Don’t Overdo It

I think it is human nature to do things the way you have always done them. Now these things may not necessarily be wrong, but they also may be hurting your business. It is up to us as appraisers to personally decide when things are necessary and professional versus when things are overkill.

Story time! In my early years of being an appraiser, I used to include interior walls in all of my sketches. My mentor did the same thing and he taught me to do it as well. One day, I stopped and asked myself why. Adding interior walls took a lot of time, but it usually did not significantly contribute to the valuation narrative I was telling in my reports. Now there are times when there are functional problems with the design layout of a home. and it is useful to include interior walls in a sketch; however, usually this is not the case. When I decided to stop sketching interior walls, I honestly had a lot of fear. I worried my clients would complain and that I would get multiple revision requests, but I did not receive a single one.

This experience taught me that sometimes the things we think are necessary, or “professional” are really just wastes of time. It actually added more value to my reports to do less in this situation because my clients never cared about interior walls in the first place, and I was able to reduce turn time. In the end, doing less benefited me and the client.

I encourage you to take a step back and take a look at some of the things you are doing in your reports and your business. Ask yourself if these things truly add value to your reports and business model or if they are ultimately costing you and your clients valuable time.

For more information on this subject, please download and listen to The Appraiser Coach Podcast Episode: Professionalism vs Overkill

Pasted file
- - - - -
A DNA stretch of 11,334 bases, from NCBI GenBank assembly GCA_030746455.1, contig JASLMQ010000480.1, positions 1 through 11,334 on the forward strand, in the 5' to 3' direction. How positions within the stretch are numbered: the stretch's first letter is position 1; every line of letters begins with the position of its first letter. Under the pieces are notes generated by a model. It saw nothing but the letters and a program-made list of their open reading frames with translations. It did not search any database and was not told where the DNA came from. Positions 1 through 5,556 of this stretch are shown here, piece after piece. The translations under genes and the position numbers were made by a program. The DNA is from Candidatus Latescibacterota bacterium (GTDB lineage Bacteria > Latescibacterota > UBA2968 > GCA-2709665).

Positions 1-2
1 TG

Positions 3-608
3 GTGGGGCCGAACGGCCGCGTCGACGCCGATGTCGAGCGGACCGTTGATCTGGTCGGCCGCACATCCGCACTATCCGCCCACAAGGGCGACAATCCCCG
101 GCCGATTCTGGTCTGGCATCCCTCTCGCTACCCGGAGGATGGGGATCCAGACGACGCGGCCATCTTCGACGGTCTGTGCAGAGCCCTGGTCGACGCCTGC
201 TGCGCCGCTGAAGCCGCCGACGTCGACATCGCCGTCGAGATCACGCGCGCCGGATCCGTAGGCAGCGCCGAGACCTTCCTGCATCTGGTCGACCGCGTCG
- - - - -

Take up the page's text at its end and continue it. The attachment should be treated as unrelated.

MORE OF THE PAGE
http://theappraisercoach.libsyn.com/professionalism-vs-overkill

7 Comments on “Don’t Overdo It”

  1. Can I get an amen? Back in the dark ages (when it was a hand-drawn sketch) I even drew in the windows and doors for each room. Even showed door swing because ….. that’s the way the boss did it.

  2. Good point. We must always look at what we do and ask ourselves if it is necessary to the process or if there are ways to do it more quickly. If we do not, we will be passed up.

  3. Heck, I remember when the appraiser actually did the appraisal! I can’t remember where I heard it, but i think now a days many an appraiser just sends the entire appraisal to the Philippines for assistance (wink, wink). It’ll come to me.

    Seek the truth.

  4. When I started in Houston, we had the “girls” up front do the sketch on tracer paper. They put on the doors and the windows too. Guess that might be akin to the Phillippines today. My how technology has advanced for those who use it! Bill you should trade in that 35MM soon. It will save you some time, even if you do it all yourself.

    1. Patrick, I’ve been taking pictures (late 90’s / Personal digital assistant / PDA’s) digitally for decades and directly uploading into them into report. Pictures are not a problem. Heck, for that matter we used the same PDA’s to electronically enter our inspection results into the form. With cell phones and other apps (2005 / 2010), many an appraiser are a decade behind as to what we have been doing for some time.

      Go make up a value, and seek the truth.

  5. For once I agree, however, sketches for homes with functional inadequacies may require, as do the occasional lender, interior walls drawn to provide clarification

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